Researchers across campus are taking a One WVU approach to solving important problems and saving lives. At its core, an experimental therapeutics platform that integrates multiple disciplines from chemistry and biology to the health sciences and cancer institute.
Assistant Vice President of Experimental Therapeutics Dr. Paul Lockman explained the importance of the collaboration and its mission during his presentation, “Focus on Experimental Therapeutics.” The talk was part of the West Virginia University Office of Research and Graduate Educations’ speaker series, Evening of Science.
Lockman, who is also the senior associate dean of research in the WVU School of Pharmacy and associate director of the WVU Cancer Institute, will lead the efforts. The program’s overarching mission is to create a rich research environment for faculty and students to interact with regard to molecular science and drug development; create and discover new therapeutic drugs or develop those that already exist, support clinical trial activity and strengthen community partnerships.
Attendees toured the newly renovated therapeutics lab which currently houses four chemists and two scientists who design drugs with computers. Trainees in the space include all levels from post-doctoral fellows to undergraduate students. $1.25 million has been invested in the lab to date.
Now accepting abstracts for the poster session of the 54th Van Liere Research Conference, which will be held March 21 and 22 at the WVU Health Sciences Center. Deadline to submit is Feb.15.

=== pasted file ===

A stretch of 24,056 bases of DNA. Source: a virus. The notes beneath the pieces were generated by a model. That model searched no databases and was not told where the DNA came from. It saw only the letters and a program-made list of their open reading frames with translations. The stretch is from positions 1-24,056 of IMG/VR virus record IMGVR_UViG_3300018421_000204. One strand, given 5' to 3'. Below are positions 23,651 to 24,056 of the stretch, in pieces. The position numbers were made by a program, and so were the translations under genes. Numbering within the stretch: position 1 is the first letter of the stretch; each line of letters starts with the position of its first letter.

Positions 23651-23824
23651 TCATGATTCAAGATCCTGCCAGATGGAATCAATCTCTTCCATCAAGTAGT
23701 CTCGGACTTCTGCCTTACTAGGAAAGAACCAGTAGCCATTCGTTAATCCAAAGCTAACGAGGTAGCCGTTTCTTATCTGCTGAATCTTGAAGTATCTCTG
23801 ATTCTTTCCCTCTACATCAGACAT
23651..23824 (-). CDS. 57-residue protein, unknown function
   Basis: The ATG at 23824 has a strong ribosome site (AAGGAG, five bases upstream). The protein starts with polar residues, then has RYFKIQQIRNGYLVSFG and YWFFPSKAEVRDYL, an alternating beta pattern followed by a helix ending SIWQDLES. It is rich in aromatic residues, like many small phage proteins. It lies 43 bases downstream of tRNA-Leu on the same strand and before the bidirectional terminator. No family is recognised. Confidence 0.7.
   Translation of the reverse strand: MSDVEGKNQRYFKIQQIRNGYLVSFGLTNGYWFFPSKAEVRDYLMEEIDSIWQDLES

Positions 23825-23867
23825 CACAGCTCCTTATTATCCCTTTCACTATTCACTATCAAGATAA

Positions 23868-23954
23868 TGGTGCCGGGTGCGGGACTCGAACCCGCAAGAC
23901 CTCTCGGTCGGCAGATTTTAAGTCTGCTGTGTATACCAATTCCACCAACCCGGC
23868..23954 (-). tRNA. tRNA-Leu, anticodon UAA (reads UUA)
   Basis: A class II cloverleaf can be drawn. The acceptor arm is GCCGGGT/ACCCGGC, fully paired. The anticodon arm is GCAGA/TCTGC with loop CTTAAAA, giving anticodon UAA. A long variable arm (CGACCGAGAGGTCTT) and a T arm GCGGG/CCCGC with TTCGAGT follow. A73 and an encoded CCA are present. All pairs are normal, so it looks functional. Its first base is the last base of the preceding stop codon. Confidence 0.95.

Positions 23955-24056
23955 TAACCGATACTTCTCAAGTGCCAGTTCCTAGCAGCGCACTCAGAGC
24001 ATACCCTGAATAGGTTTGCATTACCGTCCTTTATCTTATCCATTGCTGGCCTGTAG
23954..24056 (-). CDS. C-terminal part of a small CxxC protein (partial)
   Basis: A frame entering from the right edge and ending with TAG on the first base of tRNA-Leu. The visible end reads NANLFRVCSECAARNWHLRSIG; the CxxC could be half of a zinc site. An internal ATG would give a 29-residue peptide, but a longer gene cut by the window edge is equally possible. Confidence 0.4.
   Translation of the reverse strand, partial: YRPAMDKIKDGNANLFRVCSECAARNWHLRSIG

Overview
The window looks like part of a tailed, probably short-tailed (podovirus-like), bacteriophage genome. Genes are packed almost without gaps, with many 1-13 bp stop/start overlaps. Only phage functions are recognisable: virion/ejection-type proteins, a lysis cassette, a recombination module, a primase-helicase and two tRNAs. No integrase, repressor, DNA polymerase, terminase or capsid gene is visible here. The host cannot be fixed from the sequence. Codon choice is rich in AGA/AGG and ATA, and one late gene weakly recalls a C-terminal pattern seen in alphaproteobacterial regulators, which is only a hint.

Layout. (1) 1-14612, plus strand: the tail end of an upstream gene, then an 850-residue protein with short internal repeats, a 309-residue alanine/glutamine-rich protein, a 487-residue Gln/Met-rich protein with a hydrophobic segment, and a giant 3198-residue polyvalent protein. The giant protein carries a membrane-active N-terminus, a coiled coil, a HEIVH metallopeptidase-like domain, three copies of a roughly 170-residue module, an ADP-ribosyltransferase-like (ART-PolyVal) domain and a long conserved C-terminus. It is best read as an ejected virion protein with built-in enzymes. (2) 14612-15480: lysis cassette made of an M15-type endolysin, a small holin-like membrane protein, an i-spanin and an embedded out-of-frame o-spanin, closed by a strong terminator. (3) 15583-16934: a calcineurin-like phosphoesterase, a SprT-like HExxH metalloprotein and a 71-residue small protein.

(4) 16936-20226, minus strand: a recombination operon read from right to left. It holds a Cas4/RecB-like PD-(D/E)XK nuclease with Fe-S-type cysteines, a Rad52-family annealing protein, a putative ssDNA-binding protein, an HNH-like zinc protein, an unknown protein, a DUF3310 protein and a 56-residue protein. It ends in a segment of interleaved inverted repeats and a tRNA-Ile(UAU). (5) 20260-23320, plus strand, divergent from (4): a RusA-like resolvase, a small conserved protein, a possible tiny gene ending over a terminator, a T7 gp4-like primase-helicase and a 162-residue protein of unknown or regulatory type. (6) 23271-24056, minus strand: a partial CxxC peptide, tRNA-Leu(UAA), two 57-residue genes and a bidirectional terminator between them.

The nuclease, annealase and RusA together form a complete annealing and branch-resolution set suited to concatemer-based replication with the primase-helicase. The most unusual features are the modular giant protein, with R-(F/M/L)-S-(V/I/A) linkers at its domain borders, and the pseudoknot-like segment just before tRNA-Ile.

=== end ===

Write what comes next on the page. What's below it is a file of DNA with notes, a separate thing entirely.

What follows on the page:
Lori Hazlehurst, PhD, Professor (WVU School of Pharmacy - Pharmaceutical Sciences and Co-Leader of the WVU Cancer Institute Research Program the Alexander B. Osborn Hematopoietic Malignancy and Transplantation Program) has been named as the Associate Director for Basic Research at the WVU Cancer Institute. In this role, Hazlehurst will work closely with Dr. Richard Goldberg, institute director, and the leadership team of the WVU Cancer Institute to implement strategic goals to increase the impact of basic and translational cancer research at WVU. The primary strategy is to increase the number of NIH funded investigators focused on cancer research at WVU.
The training will highlight the importance of compliance with U.S. export laws and regulations, HSC faculty and staff’s personal responsibilities, and the processes designed to assist them. In particular, the information will look at how export regulations intersect with research, travel abroad, and the ways the Export Control office works with the Office of Global Affairs in the visa process for J-1 scholars and H-1B employees working in each school at HSC.